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Film Review - Wild Bill
It would seem like you couldn't swing a dead cat in the Old West without hitting a legend of some sort. The problem with the legends of the Old West is it's hard to determine what's the truth, and what's been embellished over the years.
Wild Bill Hickock is one such legend. Wild Bill was a gun slinger, lawman and buffalo hunter. What made Wild Bill a legend was his incredible accuracy with a gun. He could shoot a glass of whiskey off the top of a dog's head. During a shoot-out, people standing behind Wild Bill's foe wouldn't move away out of respect for Bill's abilities. Or so the story goes.
Wild Bill is a story told in flashback. Bill is dead in the first scene, and we relive highlights of his life through the remembrances of his friends. One of the main points Bill himself brings up is that his friends don't get the stories straight. All of them over-embellish how many he has killed under which circumstances. Clever disclaimer on the filmmaker's part: if anyone calls him on the carpet for being inaccurate, he can always blame Calamity Jane.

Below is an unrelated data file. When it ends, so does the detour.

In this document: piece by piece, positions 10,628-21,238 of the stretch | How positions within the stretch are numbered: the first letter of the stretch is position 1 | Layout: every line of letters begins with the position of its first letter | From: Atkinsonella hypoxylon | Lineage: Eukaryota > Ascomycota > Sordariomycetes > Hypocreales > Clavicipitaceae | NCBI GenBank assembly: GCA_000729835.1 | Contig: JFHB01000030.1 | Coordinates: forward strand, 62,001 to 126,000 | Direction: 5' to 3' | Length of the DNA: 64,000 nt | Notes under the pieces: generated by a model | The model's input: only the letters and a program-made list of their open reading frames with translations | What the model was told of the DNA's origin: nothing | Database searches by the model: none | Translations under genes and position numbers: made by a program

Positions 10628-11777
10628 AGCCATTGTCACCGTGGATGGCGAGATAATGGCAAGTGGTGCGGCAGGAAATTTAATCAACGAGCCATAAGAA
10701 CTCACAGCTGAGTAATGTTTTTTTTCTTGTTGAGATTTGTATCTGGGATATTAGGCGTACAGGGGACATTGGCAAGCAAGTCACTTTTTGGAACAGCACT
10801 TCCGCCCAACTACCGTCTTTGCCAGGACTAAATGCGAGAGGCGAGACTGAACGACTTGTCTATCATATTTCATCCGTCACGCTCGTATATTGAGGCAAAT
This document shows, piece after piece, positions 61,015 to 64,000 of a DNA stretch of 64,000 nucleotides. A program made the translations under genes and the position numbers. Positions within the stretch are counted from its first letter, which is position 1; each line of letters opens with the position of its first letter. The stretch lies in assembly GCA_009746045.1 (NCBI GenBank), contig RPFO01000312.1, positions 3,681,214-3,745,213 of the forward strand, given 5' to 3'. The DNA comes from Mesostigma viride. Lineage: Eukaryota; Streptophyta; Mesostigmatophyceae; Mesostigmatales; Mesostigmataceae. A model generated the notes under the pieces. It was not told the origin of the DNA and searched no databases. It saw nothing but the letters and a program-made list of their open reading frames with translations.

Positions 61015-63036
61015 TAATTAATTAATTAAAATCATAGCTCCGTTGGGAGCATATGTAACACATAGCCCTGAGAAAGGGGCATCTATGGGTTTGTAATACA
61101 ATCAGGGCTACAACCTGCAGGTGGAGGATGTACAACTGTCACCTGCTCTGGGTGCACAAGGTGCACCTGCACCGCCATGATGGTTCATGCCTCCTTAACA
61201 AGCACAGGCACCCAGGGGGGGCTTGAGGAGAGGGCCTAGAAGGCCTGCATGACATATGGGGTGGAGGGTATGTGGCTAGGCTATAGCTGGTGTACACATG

I don't know if Wild Bill is accurate or not. I do know I enjoyed the film. This newer Hollywood Western portrays people of legend as people. Cowboys in the past have always been these macho, stiff-upper-lip phoneys. Wild Bill portrays a relationship between Bill and Jane with regrets as well as tender moments, and even a moment of unbridled mutual horniness.
Bill is losing his sight. He's having to deal with this problem, and turns to an opium den to ease his pain. Through opium, Bill dreams resolutions to the nagging regrets of his life -- mainly the other woman he loved, then left, whose son now is out to kill him.
Wild Bill is shot better than most Western movies. During the opium dreams, high-contrast film, along with Dutch angles, are employed to give the dream its eerie feel. Superior lighting is demonstrated throughout Wild Bill. Clearly, this a first-rate film technically. For its story, Wild Bill well defines its characters and relies on them to pull us through this experience. Wild Bill does a good job of saying "Yes, this man was a legend, but don't inflate Bill too much. He was a man who lived by the gun, dies by the gun, and had friends who exaggerated."